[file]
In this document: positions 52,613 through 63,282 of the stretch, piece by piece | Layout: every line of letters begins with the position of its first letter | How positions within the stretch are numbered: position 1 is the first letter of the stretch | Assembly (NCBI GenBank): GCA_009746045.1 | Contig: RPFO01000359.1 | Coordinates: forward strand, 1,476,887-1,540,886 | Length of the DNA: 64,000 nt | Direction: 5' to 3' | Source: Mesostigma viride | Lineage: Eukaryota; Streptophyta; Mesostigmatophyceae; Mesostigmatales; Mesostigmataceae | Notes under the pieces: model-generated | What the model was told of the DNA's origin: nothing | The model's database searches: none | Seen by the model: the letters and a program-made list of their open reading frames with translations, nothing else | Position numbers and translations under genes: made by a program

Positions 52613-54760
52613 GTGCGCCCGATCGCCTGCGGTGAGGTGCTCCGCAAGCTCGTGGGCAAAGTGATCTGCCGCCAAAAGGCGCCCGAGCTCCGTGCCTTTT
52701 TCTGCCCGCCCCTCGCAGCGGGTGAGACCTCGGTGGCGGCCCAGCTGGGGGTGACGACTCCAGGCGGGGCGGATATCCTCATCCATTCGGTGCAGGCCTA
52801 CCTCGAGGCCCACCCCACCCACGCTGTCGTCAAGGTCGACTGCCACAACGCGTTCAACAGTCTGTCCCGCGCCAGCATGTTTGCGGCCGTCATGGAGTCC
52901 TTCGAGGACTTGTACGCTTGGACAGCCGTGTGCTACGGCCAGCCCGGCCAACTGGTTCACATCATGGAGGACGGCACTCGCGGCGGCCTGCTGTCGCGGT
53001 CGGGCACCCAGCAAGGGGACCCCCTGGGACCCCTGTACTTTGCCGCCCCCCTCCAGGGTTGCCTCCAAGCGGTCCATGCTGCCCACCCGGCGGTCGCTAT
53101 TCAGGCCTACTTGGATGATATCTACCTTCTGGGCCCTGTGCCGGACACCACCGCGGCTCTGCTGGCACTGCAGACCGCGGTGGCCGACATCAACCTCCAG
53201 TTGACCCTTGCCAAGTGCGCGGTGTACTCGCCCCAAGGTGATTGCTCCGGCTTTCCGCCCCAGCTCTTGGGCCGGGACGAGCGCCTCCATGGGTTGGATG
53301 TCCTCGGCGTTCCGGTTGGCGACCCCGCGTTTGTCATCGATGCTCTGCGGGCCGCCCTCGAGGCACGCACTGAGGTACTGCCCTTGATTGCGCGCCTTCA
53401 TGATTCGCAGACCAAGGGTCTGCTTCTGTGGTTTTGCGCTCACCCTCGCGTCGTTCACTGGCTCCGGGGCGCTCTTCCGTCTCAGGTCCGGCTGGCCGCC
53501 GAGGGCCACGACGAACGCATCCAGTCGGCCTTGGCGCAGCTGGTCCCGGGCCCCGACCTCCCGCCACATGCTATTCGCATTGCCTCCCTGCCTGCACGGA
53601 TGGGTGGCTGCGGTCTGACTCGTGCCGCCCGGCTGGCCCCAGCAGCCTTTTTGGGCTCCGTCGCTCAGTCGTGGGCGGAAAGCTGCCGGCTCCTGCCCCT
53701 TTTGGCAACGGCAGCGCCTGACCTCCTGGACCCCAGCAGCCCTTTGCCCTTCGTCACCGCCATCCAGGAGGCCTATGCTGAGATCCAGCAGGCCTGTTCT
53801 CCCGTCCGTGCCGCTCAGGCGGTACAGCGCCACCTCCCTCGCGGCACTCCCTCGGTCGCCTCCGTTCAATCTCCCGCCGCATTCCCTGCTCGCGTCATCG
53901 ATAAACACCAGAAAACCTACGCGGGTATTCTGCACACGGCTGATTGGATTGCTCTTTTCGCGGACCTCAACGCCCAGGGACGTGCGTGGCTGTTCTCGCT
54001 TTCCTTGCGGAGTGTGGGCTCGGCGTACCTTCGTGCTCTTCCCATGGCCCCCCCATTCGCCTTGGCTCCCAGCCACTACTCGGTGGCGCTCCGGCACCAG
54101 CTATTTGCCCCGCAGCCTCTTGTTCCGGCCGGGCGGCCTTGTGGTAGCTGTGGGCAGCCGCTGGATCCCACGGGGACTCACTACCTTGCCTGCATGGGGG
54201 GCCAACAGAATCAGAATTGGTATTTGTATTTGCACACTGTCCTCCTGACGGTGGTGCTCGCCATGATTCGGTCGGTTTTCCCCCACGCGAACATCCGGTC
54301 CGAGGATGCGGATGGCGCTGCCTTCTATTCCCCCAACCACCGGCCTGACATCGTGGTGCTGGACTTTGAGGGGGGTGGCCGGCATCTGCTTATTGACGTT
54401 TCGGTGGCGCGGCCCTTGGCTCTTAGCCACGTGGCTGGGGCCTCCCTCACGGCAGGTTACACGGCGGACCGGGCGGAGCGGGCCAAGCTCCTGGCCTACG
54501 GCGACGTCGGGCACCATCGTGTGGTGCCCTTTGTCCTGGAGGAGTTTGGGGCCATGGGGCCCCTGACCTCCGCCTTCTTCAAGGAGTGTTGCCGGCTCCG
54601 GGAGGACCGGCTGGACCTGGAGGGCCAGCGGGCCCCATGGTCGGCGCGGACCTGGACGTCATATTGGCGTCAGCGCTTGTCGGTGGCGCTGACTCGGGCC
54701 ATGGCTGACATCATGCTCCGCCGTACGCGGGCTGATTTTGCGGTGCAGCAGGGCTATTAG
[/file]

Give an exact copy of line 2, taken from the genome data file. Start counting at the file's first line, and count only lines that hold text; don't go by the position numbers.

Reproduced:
Positions 52613-54760